Go with slow sure strokes and keep thinking. Some days are better than others. 

I think I saw someone on Part II of Erlewine's Advanced Fretting that used different cant files. I'm going to try everything until I find a method that gives repeatable, professional results. I'm definitely going to re-safety all my files.

Hi Robbie.

Man, you got a LOT of superior responses to your questions.  Aren't those folks great? (:

I'm just stopping by to add my encouragement to keep on practicing and in a few years, you'll be a very good fret tech.

Also, in general: Regarding "safe edge" files...

When I safe edge my files, I use a abrasive drum on a Dremel motor tool to do the primary stock removal.  Although, any method that gets the job done is good.

After that, I use a set of three, 2"x 6"diamond coated sharpening 'stones' (120-220-320g) that I picked-up in the bargain bin at the local mom & pop hardware store (for $1.99!) to further refine the safe edge.

Once I get the safe edge to the appropriate profile for its intended purpose, I start w/ 220 grit abrasive paper & begin polishing the safe edges using the same schedule one would use to polish frets, up through 1000 grit.

One final kiss of jewelers' rouge with a felt disc on the motor tool gives it a smooth, mirror-like finish.

The bottom line: with ultra-highly polished safe edges, I usually leave only the most minor CSI evidence on the FB.

Best of luck(:


Yes, great replies from some very knowledgeable people!

I think I'll give your method a shot. I also pickup up some inexpensive diamond plates ebay. Not industrially flat but very useful. I was half-assed about safe-ing just tagged the edges on the bench sander. I'm serious now ;-)

Lots of great advice here.  But for dressing fret edges, I like a Stew-Mac Fret End Dressing File:

Both edges are nicely safed and the curved edge makes it easy to roll to work on the curved ends without marking the board.  The flat edge allows close filing of that little point that always seems to show up on the corner where the fret end meets the edge of the board.  it's useful for a whole lot of other things too, where close filing up to an edge is necessary.  I am also a model builder and it's come in handy in lots of places for that.  Check out Dan Earlewine's video on how to use it on the SM page.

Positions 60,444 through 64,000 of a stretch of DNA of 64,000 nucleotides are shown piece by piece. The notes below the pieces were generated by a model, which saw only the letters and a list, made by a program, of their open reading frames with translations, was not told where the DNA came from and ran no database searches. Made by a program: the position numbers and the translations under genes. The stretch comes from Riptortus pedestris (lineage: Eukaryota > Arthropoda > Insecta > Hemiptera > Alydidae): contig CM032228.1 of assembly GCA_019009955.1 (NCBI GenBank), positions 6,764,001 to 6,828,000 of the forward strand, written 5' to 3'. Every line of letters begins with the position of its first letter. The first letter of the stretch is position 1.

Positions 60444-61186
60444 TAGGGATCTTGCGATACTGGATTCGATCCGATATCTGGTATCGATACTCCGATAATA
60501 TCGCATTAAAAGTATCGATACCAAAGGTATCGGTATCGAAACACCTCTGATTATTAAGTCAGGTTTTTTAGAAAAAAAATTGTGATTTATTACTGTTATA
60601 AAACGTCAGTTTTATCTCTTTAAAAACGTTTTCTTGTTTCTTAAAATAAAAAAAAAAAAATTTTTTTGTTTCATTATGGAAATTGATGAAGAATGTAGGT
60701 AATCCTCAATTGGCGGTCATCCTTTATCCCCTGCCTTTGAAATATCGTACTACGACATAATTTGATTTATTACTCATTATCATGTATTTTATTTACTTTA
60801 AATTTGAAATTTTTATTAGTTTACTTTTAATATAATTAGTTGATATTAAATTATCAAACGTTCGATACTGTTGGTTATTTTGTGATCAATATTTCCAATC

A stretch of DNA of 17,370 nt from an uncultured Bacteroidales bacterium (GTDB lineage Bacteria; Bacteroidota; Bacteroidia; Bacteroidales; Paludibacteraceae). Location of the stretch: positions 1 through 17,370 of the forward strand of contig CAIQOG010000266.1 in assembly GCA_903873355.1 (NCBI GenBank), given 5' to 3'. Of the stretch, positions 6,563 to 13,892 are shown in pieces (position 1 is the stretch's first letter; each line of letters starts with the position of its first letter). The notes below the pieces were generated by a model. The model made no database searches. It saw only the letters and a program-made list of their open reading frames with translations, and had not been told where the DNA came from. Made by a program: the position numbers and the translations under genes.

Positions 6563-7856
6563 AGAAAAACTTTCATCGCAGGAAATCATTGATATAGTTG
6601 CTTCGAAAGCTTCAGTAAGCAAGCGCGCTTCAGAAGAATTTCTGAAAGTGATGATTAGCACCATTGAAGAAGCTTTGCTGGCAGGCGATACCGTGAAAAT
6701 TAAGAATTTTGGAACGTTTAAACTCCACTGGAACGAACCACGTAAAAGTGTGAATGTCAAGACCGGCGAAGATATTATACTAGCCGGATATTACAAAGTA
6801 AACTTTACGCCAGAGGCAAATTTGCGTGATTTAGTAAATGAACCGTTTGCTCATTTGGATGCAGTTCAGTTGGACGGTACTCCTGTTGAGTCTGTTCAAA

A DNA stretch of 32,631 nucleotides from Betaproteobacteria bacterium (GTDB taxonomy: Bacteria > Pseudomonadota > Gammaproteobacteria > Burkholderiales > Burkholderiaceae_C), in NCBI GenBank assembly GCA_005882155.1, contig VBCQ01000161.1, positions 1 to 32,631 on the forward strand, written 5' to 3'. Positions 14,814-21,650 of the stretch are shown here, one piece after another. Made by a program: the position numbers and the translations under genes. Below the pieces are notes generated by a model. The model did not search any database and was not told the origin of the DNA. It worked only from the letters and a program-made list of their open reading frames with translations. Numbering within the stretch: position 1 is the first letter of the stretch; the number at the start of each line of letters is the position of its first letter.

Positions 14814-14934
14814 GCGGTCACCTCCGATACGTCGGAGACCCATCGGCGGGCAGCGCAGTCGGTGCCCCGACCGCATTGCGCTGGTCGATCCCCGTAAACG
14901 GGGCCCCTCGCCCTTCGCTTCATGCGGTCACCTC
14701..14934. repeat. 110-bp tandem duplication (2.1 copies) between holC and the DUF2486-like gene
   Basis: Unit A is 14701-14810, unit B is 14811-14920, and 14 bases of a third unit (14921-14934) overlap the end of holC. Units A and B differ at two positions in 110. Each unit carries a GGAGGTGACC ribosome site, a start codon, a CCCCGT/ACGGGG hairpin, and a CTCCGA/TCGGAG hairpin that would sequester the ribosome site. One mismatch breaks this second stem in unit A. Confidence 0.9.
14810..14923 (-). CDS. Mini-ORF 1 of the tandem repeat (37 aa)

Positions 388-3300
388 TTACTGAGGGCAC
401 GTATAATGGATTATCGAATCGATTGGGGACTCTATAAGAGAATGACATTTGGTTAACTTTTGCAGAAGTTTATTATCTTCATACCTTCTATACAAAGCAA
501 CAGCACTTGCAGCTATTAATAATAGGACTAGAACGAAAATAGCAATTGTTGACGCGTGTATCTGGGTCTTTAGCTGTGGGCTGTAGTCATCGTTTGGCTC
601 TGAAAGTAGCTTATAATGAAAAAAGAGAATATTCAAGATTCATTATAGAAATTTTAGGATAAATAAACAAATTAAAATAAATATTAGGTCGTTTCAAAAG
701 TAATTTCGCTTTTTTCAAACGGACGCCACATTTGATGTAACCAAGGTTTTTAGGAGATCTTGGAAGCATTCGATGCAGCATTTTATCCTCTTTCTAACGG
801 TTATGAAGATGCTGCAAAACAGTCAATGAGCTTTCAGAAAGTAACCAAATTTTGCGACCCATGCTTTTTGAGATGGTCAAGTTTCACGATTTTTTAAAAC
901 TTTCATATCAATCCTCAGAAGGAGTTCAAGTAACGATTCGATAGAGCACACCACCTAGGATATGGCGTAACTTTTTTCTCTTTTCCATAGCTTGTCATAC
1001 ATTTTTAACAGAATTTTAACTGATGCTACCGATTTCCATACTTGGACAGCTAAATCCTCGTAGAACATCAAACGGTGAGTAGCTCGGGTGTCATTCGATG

Re twisting of the fret ends, be sure your cutter edges meet squarely and perfectly.  It's easy to twist them out of alignment if you torque them while cutting harder material and sometimes the non-meeting edges will then tend to stay crooked, especially if the tool is low quality.  

And are you left handed, like me?  Many tools are made for right handers and using the left hand will tend to torque the jaws of a tool away from square alignment as you cut.  They'll then spring back after the cut (unless they have bent as a result).  To demonstrate, try using your left hand with a standard pair of scissors--the blades will tend to spread and won't cut well against each other.  It isn't an insurmountable problem, it just requires awareness and extra care not to twist at the handles when using a cutter or other scissors-like tool.  Box jointed tools also help maintain alignment better than those with lap joints.

Some inexpensive tools are great but cheap cutters seem to lack the precision that spending more will get you.